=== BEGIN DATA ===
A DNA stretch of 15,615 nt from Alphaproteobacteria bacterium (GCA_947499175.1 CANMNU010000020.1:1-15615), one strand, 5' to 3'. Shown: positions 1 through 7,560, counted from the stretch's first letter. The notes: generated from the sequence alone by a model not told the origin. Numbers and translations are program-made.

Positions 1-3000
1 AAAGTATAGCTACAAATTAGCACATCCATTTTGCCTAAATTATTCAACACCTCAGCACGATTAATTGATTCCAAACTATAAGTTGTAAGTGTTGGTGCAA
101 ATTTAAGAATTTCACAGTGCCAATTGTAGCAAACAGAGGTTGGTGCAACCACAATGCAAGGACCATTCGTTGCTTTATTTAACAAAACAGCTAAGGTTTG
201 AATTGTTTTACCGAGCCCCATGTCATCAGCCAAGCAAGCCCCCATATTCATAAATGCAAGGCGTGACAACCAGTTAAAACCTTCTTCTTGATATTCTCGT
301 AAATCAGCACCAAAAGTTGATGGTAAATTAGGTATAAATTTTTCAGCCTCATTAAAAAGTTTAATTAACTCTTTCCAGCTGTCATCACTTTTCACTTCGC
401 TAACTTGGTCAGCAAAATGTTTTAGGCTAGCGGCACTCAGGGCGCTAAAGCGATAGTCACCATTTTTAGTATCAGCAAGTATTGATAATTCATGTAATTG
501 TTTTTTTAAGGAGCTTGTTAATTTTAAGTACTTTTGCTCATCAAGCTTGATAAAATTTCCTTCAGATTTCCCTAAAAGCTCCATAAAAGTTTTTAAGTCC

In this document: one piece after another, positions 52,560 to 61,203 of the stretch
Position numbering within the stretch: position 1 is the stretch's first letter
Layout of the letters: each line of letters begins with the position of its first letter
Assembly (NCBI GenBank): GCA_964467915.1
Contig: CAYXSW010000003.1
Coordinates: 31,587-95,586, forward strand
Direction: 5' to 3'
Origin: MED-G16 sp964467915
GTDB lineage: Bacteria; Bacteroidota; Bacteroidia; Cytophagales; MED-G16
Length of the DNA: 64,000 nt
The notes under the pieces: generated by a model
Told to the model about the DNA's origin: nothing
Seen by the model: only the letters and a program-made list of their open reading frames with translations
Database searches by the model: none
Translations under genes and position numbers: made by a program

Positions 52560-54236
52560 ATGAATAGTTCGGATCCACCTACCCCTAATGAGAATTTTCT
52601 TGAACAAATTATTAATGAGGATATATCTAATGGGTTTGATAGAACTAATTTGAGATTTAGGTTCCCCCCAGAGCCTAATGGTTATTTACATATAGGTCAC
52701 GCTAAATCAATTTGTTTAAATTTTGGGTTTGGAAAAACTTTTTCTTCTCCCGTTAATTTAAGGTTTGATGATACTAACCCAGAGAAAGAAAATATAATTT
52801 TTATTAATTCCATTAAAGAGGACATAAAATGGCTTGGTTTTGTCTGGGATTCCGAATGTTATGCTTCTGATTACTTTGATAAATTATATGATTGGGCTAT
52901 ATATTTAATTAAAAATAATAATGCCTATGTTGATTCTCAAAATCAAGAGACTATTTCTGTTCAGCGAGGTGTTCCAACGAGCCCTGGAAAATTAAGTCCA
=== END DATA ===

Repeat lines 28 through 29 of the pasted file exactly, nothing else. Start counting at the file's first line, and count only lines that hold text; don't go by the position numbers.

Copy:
52801 TTATTAATTCCATTAAAGAGGACATAAAATGGCTTGGTTTTGTCTGGGATTCCGAATGTTATGCTTCTGATTACTTTGATAAATTATATGATTGGGCTAT
52901 ATATTTAATTAAAAATAATAATGCCTATGTTGATTCTCAAAATCAAGAGACTATTTCTGTTCAGCGAGGTGTTCCAACGAGCCCTGGAAAATTAAGTCCA